Saturday, February 21, 2004

The white sweater
He was not yet 20, and his brother was two years younger. They had decided to cross the border between Norway and Sweden. It was the winter 1943/44. The next autumn the German troops would burn the farm they lived on, and their father would spend the winter living in a barrel. But at the time the two young men would be in Sweden, serving their country in the Norwegian police troops.

To cross the border in winter they would have to walk hundred of kilometers on skis. That did not scare them, they were both exellent skiers. They were experienced hunters, both with firearms and with traps. To cross one of the roughest terrains in the world on ski, in the middle of the winter, in darkness and before they were legally adults never bothered them. They were afraid of one thing: discovery. If they were seen by German patrols out there on the white waste, it would be the end. Camouflage was what they needed.

In Nord-Troms or Finnmark in 1943 you couldn't walk to the store and buy a set of white winter wear and then stroll out to put your skis on and set out for the border. They would have to make their own gear. And they knew where to find white. They were surrounded by it, woolen fluffy dots of white... My knowledge does not cover the experiences of the younger brother, but the older decided to knit a white sweater. To do that he had to use raw wool, which he spun into thread. Then he made a deal with two female friends (he was a handsome young man, with daring curls falling down his forehead, and the bluest pair of eyes, like little pieces of summer sky twinkling at you over that wicked grin that would stay with him through danger, sorrow, happiness and pain until cancer robbed him of everything but the colour of his eyes), and they knitted the arms of his sweater, while he knitted the body.

This took months, but that winter he and his younger brother, so alike they claimed to be twins when they registered with the Norwegian police troops, adjusting the age of the younger brother upwards to be accepted, set out to cross the tundra, Finnmarksvidda, with a sami guide. They were sami, although from the coastal settled farmer/fishermen, and language was not a problem. But they never spoke of the treck. Both were men who would spin a tale as easily as they spun white wool into yarn, still none of their many sons and daughters have yet learned the truth of that journey into the white and the borderlands.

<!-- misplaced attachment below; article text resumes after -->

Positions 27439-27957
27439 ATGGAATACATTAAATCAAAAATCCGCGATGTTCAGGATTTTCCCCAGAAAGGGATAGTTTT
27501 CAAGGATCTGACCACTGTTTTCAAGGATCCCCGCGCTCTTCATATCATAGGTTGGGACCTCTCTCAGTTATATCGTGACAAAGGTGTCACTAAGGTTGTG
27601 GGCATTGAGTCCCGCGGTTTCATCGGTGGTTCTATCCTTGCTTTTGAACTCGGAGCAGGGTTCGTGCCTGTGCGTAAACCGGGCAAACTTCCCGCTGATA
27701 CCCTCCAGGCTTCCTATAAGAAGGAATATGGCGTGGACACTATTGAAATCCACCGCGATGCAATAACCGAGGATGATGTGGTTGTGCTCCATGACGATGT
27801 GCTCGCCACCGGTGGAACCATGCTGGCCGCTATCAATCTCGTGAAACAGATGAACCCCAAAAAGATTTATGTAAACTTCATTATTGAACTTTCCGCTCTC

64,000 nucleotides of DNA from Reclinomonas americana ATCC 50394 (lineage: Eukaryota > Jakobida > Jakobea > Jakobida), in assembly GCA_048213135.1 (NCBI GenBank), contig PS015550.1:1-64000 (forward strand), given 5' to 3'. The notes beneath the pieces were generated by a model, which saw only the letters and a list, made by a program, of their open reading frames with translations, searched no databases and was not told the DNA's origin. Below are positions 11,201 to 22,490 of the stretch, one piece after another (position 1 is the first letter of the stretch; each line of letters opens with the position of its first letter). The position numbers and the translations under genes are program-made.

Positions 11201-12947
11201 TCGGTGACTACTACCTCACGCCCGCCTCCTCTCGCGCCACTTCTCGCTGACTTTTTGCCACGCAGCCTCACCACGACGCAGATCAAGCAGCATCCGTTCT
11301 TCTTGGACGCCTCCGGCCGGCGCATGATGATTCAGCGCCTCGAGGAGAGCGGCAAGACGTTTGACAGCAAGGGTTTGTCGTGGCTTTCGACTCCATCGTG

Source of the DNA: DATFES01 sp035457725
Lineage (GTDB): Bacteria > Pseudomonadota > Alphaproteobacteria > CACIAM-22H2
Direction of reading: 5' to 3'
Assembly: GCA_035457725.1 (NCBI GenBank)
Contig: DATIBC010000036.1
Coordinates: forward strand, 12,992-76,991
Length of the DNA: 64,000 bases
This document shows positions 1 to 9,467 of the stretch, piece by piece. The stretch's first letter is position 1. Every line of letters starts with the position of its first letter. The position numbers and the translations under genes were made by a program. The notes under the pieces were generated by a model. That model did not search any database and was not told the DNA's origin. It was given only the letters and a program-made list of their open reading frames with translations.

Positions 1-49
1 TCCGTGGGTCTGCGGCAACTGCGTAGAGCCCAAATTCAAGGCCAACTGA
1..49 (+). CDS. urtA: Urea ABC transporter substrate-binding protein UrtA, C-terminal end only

What is known is that they arrived. They became part of the Norwegian police troops. They played a million pranks, using the fact that they looked like twins, became known as sharpshooters, but also known for never aiming at a human being, using their weapons to warn, not harm. When they arrived in Oslo as policetroops after may 8th 1945, they would use their authorithy for the protection of all under their responsibility. They were men who lived to protect and care, and the poor unhappy girls who had fallen in love with Germans would be safe for their hair and their dignity, as safe as the German bureuacrats and their hastily captured families.

The white sweater never survived that experience. It exists only as memory, it is the beginning and preparation, the part filled with hope. From the other end there were pictures and stories. But the time when it had to serve, when it was camouflage and protection from cold and danger, when it kept a skinny young body warm through the night of arctic winter, that time was buried and gone, never mentioned. The only proof of a time of trial beyond what could be spoken of was silence, months cut out of a life where everything else was a joke, a story or a grand tale. Still, I could never see my father knit without being reminded of that unspoken memory, and the way he and his younger brother crossed Finnmarksvidda one endless winter night of weeks.

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